Identity theft is becoming more of a problem, with individuals, major companies and government agencies experiencing regular breaches. This creates a need for more vigilance from individuals to protect your data and identity.
Too often victims of identity theft do not find out about the breach until an application for credit is submitted or a bill collector calls regarding an account you never opened.
What Is a Security or Credit Freeze?
Putting a credit freeze in place restricts who can view and access your credit file and credit score. The restrictions last for seven years or until you instruct the credit bureaus otherwise. Temporary lifts can be accomplished enabling you to approve access to companies who need to view your file. This feature allows you to control who sees your credit and makes the reports available in the event you apply for credit, or do business with someone who needs to review your report and score. The process does not impact the score itself or the information found in your file.
A freeze is not a free service and each of the three credit bureaus must be contacted to put a security freeze in place. Fees are between $5 and $10 and are regulated by each state. You may temporarily lift it by choosing a certain time period or for a specific business. Another fee is charged each time you lift and reinstate the freeze.
Who Is Not Blocked
You can access your information without impacting your score.
Companies you currently do business with, including collection agencies acting on their behalf.
Government agencies have access to both your credit file and your credit score.
How Does a Security Freeze Work?
Once the security freeze is in place, a PIN number is assigned that can be used to temporarily lift and reinstate the freeze. It can take up to five days to process a lift request. If you lose the PIN number another one can be issued, for an additional fee.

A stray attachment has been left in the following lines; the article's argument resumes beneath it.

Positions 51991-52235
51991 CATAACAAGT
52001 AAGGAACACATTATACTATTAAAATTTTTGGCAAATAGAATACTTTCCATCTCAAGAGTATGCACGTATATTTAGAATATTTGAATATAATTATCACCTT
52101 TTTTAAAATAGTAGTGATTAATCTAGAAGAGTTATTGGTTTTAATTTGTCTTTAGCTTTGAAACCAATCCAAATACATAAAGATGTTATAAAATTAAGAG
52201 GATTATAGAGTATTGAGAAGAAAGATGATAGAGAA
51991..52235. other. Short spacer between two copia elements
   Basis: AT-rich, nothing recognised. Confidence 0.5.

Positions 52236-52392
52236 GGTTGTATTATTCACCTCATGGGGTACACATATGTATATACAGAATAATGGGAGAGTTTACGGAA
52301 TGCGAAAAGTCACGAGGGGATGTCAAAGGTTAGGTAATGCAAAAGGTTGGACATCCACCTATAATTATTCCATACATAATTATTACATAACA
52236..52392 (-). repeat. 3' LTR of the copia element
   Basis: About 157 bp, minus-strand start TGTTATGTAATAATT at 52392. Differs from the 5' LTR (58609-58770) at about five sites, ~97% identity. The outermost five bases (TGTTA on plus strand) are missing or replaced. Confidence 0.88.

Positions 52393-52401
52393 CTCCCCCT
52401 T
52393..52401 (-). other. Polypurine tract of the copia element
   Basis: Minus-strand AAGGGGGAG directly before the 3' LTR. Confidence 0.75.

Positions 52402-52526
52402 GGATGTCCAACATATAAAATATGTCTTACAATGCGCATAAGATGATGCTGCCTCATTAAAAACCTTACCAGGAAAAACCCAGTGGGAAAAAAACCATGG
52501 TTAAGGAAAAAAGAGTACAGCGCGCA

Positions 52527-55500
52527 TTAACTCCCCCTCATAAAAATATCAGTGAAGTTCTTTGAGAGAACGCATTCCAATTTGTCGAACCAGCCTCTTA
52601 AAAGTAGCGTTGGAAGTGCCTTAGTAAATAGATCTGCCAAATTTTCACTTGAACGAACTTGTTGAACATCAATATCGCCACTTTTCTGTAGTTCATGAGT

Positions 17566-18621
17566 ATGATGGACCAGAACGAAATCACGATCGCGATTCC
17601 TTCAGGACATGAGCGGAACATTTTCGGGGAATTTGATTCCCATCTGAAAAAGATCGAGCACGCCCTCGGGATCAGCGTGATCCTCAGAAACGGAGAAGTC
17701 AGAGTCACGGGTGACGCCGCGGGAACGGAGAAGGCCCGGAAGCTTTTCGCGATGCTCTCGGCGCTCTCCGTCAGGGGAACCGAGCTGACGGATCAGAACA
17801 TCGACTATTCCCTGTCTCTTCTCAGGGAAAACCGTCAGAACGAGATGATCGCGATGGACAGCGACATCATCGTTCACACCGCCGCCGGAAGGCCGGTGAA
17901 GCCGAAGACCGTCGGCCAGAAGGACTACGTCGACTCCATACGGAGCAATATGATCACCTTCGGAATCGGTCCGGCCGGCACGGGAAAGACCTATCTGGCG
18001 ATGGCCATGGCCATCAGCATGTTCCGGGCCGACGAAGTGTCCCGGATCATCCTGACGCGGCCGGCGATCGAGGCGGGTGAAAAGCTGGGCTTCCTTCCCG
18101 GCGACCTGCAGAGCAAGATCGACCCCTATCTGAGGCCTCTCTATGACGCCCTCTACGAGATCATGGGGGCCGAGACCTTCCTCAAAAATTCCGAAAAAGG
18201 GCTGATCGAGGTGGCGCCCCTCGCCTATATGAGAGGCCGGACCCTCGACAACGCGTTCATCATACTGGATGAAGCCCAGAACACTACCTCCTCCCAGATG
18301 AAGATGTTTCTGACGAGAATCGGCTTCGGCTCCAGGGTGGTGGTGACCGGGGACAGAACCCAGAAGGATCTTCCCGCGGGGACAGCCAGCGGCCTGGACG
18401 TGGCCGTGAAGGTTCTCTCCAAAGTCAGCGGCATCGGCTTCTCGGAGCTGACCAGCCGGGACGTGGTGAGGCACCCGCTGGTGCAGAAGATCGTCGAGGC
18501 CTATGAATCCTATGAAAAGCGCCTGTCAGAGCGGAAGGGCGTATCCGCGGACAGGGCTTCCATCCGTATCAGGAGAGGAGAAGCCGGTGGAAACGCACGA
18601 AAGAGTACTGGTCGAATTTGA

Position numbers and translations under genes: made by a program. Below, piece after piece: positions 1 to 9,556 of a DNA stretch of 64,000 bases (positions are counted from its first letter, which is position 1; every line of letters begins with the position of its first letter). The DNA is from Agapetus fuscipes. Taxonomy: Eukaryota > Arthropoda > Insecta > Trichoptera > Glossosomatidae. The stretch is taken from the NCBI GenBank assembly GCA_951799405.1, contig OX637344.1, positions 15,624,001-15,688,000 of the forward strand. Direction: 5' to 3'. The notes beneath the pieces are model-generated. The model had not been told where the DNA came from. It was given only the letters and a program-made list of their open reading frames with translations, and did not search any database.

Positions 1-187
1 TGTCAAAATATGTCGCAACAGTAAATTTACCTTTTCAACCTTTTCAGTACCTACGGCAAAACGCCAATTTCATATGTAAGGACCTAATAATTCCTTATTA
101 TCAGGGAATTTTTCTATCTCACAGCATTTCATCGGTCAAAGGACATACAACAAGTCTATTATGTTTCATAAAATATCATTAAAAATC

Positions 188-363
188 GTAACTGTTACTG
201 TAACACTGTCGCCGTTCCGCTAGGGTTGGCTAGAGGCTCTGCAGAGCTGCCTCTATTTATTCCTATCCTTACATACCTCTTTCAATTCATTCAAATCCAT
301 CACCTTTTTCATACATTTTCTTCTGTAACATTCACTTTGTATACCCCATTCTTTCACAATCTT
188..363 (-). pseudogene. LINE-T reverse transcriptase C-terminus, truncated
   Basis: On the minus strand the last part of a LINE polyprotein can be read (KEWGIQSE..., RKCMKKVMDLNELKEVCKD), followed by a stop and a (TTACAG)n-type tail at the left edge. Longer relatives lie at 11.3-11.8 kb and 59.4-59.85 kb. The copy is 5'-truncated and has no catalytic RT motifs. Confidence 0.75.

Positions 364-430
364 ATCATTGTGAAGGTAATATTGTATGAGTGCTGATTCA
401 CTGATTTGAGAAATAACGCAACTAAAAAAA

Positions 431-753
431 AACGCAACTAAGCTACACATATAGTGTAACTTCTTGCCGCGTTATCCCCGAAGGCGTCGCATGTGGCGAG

Each individual must freeze their own account as it applies to a specific social security number, not a household or address.
Benefits of a Credit Freeze
Those who have been victims of fraud truly know the hassle and frustration to unwind purchases and new accounts opened in your name. If you have been a recent victim of fraud and have a police report, or other evidence of the fraud, you may be able to obtain a credit freeze free of charge.
Those who want more control over credit access. You must approve access to your file for applications, insurance, utilities and or job approvals, giving you greater control over who sees your file.
Limitations of a Security Freeze
While this action blocks access to the credit file, it does not block usage of current accounts. A thief who gains account numbers, or account information could make unauthorized charges on existing accounts. A thief however, would not be able to open new accounts in your name, be approved for a mortgage, or other forms of theft that involve pulling a credit file.
Fraud Alerts are a free option that restricts access to your credit report for 90 days. When a fraud alert is in place, your report can be pulled but the creditor must take additional actions to verify you are applying for the loan.
Identity theft has made vigilance of your personal data a necessity and part of life. A credit freeze is the most secure way to limit credit access but it also comes with the complications of accessing your own credit when needed.